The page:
Incredible Moment Caught Between Trump and His Granddaughter After 'School Choice' Misunderstanding

Combined Shape

White House adviser Ivanka Trump shared a picture of daughter Arabella hugging her grandfather, President Donald Trump, after attending her first “Make America Great Again” rally in Pittsburgh on Tuesday night.

According to Ivanka, one topic from her father’s speech particularly caught the 9-year-old’s attention: school choice.

“So grandpa is going to allow kids to choose if we go to school or not?! Amazing!” Arabella said to her mom.

CDC Quietly Changes Major Part of 'How COVID-19 Spreads' Page, Adds Advice That Millions Didn't Get When Trump Was in Office

Arabella’s 6-year-old brother, Joseph, also attended his first campaign rally Tuesday.

During the event, the president accused Democratic presidential nominee Joe Biden of putting forth a “platform that would end America as we know it.”

Trump said Biden would “ban school choice and all charter schools, they’re very important.”

Do you support school choice?

“In the second term, I will provide school choice to every parent in America,” the president said.

In his State of the Union address in February, Trump called on Congress to pass the Education Freedom Scholarships and Opportunities Act.

The legislation would inject up to $5 billion yearly into state-controlled tuition scholarship programs, according to the Department of Education.

“The next step forward in building an inclusive society is making sure that every young American gets a great education and the opportunity to achieve the American Dream,” Trump said.

“Yet, for too long, countless American children have been trapped in failing government schools,” he continued. “To rescue these students, 18 states have created school choice in the form of Opportunity Scholarships. The programs are so popular that tens of thousands of students remain on a waiting list.”

An Election Audit of Voting Machines in Small New Hampshire Town Could Have Far-Reaching Implications

Trump highlighted the case of one such student — Janiyah Davis, a Philadelphia fourth-grader at the time who was watching the speech with her mother from the House Gallery, as guests of the president.

He informed them that their wait for a scholarship was over because she would be receiving one. “You will soon be heading to the school of your choice,” Trump said.

“Now I call on Congress to give 1 million American children the same opportunity Janiyah has just received,” he said. “Pass the Education Freedom Scholarships and Opportunities Act — because no parent should be forced to send their child to a failing government school.”

Biden opposes these scholarships.

“When we divert public funds to private schools, we undermine the entire public education system,” the former vice president tweeted in January.

“We’ve got to prioritize investing in our public schools, so every kid in America gets a fair shot,” he said. “That’s why I oppose vouchers.”

At a media briefing in late July, Trump voiced his support for parents receiving direct payments from the government if schools chose not to open in the fall due to COVID-19.

“If schools do not reopen, the funding should go to parents to send their child to public, private, charter, religious or homeschool of their choice,” the president said. “The key word being ‘choice.’ If the school is closed, the money should follow the student so the parents and families are in control of their own decisions.”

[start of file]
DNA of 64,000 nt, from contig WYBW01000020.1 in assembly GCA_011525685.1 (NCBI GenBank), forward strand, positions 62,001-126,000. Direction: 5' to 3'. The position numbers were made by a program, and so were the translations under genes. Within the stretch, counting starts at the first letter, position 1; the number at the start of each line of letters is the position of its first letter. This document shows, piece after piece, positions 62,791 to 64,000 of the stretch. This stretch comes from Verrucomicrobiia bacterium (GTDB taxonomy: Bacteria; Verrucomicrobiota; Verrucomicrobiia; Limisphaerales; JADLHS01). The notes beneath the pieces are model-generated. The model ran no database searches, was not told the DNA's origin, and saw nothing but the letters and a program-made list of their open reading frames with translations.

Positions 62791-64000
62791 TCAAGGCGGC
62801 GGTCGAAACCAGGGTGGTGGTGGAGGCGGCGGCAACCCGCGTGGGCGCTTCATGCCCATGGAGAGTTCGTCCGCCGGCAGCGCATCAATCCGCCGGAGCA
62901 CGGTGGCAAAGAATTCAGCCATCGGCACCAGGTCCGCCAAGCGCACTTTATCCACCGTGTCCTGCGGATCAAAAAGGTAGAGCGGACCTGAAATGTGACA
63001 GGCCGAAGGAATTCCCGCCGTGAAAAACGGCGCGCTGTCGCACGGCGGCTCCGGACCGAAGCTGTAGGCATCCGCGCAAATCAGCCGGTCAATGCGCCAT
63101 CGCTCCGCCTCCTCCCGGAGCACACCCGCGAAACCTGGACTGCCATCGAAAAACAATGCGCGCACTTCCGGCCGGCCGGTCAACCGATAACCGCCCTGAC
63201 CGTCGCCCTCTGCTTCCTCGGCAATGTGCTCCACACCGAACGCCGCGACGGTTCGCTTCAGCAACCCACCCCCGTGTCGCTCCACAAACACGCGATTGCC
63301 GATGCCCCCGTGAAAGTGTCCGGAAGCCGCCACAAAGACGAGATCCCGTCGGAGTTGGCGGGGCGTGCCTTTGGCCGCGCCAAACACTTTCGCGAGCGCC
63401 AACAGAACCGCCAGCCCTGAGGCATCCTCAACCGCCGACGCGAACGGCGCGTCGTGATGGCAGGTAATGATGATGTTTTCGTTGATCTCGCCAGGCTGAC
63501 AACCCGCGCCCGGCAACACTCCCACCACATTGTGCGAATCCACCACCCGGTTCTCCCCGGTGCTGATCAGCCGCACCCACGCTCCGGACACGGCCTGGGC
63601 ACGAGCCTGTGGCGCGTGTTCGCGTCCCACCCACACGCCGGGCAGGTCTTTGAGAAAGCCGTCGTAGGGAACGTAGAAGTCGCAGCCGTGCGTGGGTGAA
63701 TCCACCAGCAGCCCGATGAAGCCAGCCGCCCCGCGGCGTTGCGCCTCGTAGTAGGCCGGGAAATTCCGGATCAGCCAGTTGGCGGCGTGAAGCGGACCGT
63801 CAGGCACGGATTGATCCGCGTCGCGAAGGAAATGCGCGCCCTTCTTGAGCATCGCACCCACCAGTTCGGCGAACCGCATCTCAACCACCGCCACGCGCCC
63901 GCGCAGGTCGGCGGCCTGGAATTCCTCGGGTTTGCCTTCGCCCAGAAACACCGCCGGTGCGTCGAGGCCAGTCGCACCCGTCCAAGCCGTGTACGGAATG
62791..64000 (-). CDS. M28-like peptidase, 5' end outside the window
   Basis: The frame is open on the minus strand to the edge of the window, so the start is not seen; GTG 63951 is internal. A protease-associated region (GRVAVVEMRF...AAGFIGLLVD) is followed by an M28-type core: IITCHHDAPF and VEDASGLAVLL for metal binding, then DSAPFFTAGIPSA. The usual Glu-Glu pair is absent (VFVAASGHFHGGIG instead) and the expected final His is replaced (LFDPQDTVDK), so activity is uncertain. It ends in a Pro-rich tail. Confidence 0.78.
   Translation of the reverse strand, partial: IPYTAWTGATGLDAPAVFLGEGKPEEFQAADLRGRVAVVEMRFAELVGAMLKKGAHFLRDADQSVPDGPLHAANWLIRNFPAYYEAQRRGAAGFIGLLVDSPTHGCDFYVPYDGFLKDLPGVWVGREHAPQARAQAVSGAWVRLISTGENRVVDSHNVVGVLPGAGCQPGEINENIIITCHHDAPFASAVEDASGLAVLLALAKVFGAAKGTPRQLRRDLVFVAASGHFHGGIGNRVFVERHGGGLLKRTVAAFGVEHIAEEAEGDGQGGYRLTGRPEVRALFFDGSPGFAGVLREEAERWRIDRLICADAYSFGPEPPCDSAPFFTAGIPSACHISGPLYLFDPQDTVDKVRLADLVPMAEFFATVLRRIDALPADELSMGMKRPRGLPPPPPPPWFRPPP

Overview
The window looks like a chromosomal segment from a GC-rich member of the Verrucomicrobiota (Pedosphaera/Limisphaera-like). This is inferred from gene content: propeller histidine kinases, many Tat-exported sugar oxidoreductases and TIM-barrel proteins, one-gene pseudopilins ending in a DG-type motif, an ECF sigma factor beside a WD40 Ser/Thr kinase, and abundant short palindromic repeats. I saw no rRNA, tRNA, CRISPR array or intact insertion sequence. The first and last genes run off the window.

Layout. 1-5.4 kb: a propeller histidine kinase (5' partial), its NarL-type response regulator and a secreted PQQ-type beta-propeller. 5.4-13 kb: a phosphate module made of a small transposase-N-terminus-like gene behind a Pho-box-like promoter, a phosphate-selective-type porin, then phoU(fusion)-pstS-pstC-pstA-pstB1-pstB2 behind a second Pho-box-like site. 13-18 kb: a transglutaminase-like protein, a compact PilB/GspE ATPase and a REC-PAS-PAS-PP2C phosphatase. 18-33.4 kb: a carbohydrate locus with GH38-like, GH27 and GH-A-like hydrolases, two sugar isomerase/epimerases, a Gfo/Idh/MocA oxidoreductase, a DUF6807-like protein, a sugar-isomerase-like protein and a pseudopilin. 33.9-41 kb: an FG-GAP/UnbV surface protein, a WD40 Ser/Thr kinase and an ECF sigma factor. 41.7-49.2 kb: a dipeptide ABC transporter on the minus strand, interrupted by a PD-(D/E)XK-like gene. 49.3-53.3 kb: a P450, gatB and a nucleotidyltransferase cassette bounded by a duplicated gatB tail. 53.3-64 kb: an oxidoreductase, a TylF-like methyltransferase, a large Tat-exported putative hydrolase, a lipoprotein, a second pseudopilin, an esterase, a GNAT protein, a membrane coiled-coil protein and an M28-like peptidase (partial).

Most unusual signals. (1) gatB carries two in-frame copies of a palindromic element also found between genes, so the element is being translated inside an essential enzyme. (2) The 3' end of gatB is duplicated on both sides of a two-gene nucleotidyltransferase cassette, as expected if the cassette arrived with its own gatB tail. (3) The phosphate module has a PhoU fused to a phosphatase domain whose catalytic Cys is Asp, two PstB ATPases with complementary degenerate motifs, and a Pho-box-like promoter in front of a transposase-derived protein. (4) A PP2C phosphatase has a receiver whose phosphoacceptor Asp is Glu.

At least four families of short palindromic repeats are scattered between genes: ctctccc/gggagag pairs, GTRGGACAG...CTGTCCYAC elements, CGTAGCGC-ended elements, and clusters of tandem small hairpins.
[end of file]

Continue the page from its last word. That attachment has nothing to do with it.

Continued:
Republican Rep. Debbie Lesko of Arizona also strongly backs the proposal.

“I totally support the money following the student, and for the parent to choose whatever education is best for their child,” she told The Western Journal during a phone call with reporters last month.

Lesko pointed out that there are charter schools in her district opening for in-person learning, and parents should have the option to send their kids there.

“Teachers are essential workers, and the schools need to reopen,” she said. “But if they’re not going to reopen, parents should be able to use their taxpayer dollars and choose what’s best for their child.”

Sorry, Arabella, kids will still have to go to school, but hopefully it will be the best one for them.

Truth and Accuracy

Submit a Correction →

We are committed to truth and accuracy in all of our journalism. Read our editorial standards.

, , , , , , ,
Combined Shape
Randy DeSoto has written more than 1,000 articles for The Western Journal since he joined the company in 2015. He is a graduate of West Point and Regent University School of Law. He is the author of the book "We Hold These Truths" and screenwriter of the political documentary "I Want Your Money."
Randy DeSoto is the senior staff writer for The Western Journal. He wrote and was the assistant producer of the documentary film "I Want Your Money" about the perils of Big Government, comparing the presidencies of Ronald Reagan and Barack Obama. Randy is the author of the book "We Hold These Truths," which addresses how leaders have appealed to beliefs found in the Declaration of Independence at defining moments in our nation's history. He has been published in several political sites and newspapers.

Randy graduated from the United States Military Academy at West Point with a BS in political science and Regent University School of Law with a juris doctorate.
Harrisburg, Pennsylvania
Graduated dean's list from West Point
United States Military Academy at West Point, Regent University School of Law
Books Written
We Hold These Truths
Professional Memberships
Virginia and Pennsylvania state bars
Phoenix, Arizona
Languages Spoken
Topics of Expertise
Politics, Entertainment, Faith